“O jewa ke eng?” I texted a friend last week, knowing I sounded a little ridiculous and indecipherable. I had assumed he was Googling what those words meant until he texted back with the surprised eyeball emoji: “Wait, wait, I have seen this before. Twitter or somewhere.”
No…it’s a malicious and terraformed alien language which means “Destruction of Earth” and we are all going to die. Of course, I didn’t say this but then I realised ”O jewa ke eng?” doesn’t intrinsically convey happiness. Heaved into existence on social media, ”O jewa ke eng?” is South African for “What’s bothering you?” and first used by @akreana_ who had simply tweeted the language on January 5. Although she had been talking to her predominantly large South African followers, the tweet quickly gained viral capital for being mysterious and relatively uncrackable, and the most obvious thing was how people were willing to share their depressing stories and thoughts, even to strangers on the internet.
My ex was abusive.He’d beat me up and then rape me. I can hear his voice still, telling me I’m nothing. I have intimacy issues and still think that I’m not enough for a man because he was also a serial cheat. It’s been over a year,I can’t date. I’m afraid of men. https://t.co/F7niWIKFI2
— Sindi (@usindimhle) January 21, 2019
Stories of rape trauma, painful infidelity, loneliness, and every kind of misfortune cascaded from that initial tweet, proving social media is only a screened window from what really goes on in our lives. And yet, social media still made the arrival of this plethora of stories possible, so much so that the South African language found its way into Nigerian Twitter, the words preserved and unaltered.
So, the “O jewa ke eng?” tweet has reached Nigeria and they just kept it like that and they’re just responding to it calmly like it’s one of their native languages. See now, THAT is power.
— #ibelieveher (@carmeloyoko) January 19, 2019
The first flurry of responses were screenshots of messages, anonymously sent. Seemingly, the pathos of ”O jewa ke eng?” had now deepened, removing the scabs from old wounds. I can’t count the numerous agonising stories from Nigerians that I read, from living in poverty to unemployment to broken relationships. Some of the casual comments in the thread shifted from shock to the acknowledgment that people were suffering and dealing with issues in their private bubbles.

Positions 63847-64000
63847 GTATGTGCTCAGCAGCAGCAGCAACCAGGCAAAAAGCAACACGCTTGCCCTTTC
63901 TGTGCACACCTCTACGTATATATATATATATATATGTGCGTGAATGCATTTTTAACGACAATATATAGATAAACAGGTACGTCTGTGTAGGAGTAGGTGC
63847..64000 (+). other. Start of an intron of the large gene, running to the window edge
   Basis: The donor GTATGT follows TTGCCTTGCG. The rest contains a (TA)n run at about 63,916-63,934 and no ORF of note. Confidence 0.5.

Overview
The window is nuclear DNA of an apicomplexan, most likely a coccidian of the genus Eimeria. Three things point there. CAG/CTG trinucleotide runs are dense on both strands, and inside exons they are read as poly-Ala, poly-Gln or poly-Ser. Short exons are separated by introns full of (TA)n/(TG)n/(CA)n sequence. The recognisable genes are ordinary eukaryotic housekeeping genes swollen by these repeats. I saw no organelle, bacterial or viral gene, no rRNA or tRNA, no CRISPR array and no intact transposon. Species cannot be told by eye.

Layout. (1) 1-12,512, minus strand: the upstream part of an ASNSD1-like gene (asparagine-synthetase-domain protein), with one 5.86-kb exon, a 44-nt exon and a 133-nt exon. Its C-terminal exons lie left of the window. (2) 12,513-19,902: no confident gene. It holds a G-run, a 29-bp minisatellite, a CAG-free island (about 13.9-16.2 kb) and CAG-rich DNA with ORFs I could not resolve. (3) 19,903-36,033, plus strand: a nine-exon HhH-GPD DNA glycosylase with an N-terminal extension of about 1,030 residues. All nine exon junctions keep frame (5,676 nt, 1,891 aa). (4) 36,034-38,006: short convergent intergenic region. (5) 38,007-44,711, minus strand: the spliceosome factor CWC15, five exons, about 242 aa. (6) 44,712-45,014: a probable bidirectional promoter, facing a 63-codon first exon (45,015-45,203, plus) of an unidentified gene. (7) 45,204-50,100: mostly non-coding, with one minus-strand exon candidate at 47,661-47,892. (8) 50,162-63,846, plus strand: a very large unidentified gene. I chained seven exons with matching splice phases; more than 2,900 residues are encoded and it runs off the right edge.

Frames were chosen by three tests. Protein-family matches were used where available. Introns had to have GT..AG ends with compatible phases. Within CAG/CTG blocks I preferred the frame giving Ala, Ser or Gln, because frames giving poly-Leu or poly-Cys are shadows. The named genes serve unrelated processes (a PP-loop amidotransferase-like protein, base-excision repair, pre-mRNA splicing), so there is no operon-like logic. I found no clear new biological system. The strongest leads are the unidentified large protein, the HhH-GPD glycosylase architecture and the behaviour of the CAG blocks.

Also, ”O jewa ke eng?” has gotten different iterations while still maintaining its attachment to sadness. The LGBTQ version is the most painfully affecting, kickstarted by @Cynerrr and drew an avalanche of stories from LGBTQ people living in Nigeria, a marginalised community dispirited and disillusioned by homophobic laws passed by an anti-gay government. If the violent abuse and dehumanistion of LGBTQ Nigerians weren’t already known,”O jewa ke ng?” has added queer horror stories as a social media footnote. Even more, it’s sparked a discourse on the need to decriminalise homosexuality, and a Twitter user had posited this issue to the PDP presidential candidate Atiku Abubukar, wondering if his administration would be LGBTQ-inclusive.
Others, like the atheist/irreligious and feminist versions have equally found an audience. But the Nigerian ability to take out the seriousness from things, and turn it into something comical, is beginning to water down the sad concept of ”O jewa ke eng?”. It is now joke material for Nigerian digital influencers and even the parody Twitter account of Buhari has tapped into its appeal. Beyond that, people are still asking what ”O jewa ke eng?” means and although we can agree that this requires us to reveal the turmoil in hearts, there’s a small, fleeting satisfaction that we are not all as picture-perfect as social media portrays – and maybe that’s not a bad thing.
When Bernard Dayo isn’t writing about pop culture, he’s watching horror movies, anime and trying to pretend his addiction to Netflix isn’t a serious condition.